“In the north, you take for granted something that should be clear to us throughout Germany, namely that minorities enrich the majority and that they open up new perspectives for everyone.” This is what Foreign Minister Frank-Walter Steinmeier said in the presence of the Danish Minister for Foreign Affairs Martin Lidegaard and the Minister-President of Land Schleswig-Holstein Torsten Albig on Thursday, 26 March in Berlin. Steinmeier, Lidegaard and Albig were attending celebrations to mark the 60th anniversary of the signing of the Bonn-Copenhagen Declarations on 29 March 1955 by the then Federal Chancellor Konrad Adenauer and Danish Prime Minister Hans Christian Hansen.
Civil liberties for German and Danish minorities
The Bonn-Copenhagen Declarations, said Foreign Minister Steinmeier, became “the basis for deep understanding and friendship between Germans and Danes”. In his speech, Steinmeier referred to the fact that, in the course of their histories, Germany and Denmark had “overcome difficult and painful times – from the war of 1864 to the occupation of Denmark under the National Socialists”. The signing of the Bonn-Copenhagen Declarations in 1955 was so significant especially when considered against this backdrop, he continued.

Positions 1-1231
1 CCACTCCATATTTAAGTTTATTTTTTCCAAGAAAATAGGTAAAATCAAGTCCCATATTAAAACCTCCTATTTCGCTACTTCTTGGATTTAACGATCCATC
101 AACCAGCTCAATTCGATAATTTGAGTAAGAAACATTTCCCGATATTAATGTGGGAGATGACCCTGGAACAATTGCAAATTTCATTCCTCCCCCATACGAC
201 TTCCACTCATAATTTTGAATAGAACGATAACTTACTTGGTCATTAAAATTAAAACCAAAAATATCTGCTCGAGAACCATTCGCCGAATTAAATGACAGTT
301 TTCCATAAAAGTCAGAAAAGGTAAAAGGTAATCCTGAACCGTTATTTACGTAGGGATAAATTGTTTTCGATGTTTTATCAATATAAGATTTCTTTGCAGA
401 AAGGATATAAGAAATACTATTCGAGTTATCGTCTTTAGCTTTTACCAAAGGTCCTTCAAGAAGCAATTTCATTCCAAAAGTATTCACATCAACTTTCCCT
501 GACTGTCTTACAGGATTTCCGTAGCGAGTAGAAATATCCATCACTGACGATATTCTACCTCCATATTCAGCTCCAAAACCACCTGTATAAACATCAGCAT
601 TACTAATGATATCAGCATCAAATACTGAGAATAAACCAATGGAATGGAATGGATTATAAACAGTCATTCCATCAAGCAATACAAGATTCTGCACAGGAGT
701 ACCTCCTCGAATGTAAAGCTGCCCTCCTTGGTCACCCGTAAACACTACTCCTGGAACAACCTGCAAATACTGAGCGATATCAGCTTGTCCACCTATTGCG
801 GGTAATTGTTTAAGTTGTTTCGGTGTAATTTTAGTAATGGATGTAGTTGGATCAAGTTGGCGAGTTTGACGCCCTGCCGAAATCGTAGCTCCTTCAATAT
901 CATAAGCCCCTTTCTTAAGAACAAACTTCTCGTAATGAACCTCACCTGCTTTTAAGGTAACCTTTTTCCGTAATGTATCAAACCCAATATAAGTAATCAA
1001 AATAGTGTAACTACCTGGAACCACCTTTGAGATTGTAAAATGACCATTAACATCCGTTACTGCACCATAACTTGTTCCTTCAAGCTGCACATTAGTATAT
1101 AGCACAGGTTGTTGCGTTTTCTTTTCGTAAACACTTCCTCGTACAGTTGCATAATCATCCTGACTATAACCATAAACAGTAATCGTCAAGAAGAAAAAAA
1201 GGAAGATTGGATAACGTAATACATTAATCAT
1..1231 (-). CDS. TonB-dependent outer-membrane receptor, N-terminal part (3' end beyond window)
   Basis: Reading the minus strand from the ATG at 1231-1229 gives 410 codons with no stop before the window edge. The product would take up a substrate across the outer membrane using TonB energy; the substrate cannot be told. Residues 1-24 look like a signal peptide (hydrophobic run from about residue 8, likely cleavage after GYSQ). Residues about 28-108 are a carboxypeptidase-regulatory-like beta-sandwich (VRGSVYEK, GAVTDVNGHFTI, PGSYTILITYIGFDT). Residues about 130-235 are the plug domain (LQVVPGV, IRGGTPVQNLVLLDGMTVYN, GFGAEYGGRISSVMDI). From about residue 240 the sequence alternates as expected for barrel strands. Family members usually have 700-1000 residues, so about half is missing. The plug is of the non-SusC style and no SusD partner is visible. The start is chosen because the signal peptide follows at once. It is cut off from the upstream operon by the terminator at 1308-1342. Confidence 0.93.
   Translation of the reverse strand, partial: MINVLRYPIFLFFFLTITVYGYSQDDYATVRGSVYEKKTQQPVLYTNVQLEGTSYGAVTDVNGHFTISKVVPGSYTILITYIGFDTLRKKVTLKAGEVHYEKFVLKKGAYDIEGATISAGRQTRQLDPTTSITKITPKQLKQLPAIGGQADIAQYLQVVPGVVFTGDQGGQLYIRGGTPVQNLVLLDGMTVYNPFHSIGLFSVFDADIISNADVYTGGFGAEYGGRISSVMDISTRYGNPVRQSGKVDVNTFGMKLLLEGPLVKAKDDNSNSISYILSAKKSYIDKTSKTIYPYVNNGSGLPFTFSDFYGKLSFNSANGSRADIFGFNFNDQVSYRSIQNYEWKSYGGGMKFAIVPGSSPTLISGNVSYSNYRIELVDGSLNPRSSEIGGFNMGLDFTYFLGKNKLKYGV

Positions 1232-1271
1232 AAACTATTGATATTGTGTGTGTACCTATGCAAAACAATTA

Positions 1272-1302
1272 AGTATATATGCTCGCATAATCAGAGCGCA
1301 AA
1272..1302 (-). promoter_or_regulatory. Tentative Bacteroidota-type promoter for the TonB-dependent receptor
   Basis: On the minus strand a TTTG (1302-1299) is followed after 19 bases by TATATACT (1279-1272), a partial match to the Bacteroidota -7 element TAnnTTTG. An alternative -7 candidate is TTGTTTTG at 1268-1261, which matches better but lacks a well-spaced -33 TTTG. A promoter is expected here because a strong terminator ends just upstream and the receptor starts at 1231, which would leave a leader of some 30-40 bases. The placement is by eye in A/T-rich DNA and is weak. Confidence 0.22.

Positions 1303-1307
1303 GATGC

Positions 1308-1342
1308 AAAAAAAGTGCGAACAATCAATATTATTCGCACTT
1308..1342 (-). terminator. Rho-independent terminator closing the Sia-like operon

The civil liberties of German and Danish minorities living on both sides of the German-Danish border were confirmed with these Declarations. These liberties include, in particular, the freedom of language and culture, as well as equal treatment for the approximately 20,000 members of the German and around 50,000 members of the Danish minority on both sides of the border.
Danish Minister of Foreign Affairs Lidegaard emphasised that the Declarations had helped to transform “distrust and conflict” into a “close friendship” that transcended the German-Danish border. He hailed the German-Danish model as a “success” and hoped that it would inspire others “in Europe and beyond”.
Path of tolerance
Minister-President of Land Schleswig-Holstein Albig also paid tribute to the Declarations: “While minority issues were dealt with violence and expulsion elsewhere in Europe, Denmark and democratic post-war Germany chose the path of tolerance 60 years ago.” However, the Bonn-Copenhagen Declarations are no excuse for Land Schleswig-Holstein to rest on its laurels, the Minister-President said. Rather they are an “inspiration to do things even better, for example with an independent language policy”. The aim is to raise the profile of the languages of minorities, he continued.
The German Federal Foreign Office and the Danish Ministry of Foreign Affairs published a joint declaration at the celebrations. In it, they emphasised that the Declarations of 1955 had made a major contribution to laying the foundations for the development of friendly and close connections between Germany and Denmark, giving German-Danish relations their special and unique character. Both sides, the declaration continued, were aware of the fact that “protecting national minorities is of key importance for stability, democratic security and peace in Europe”.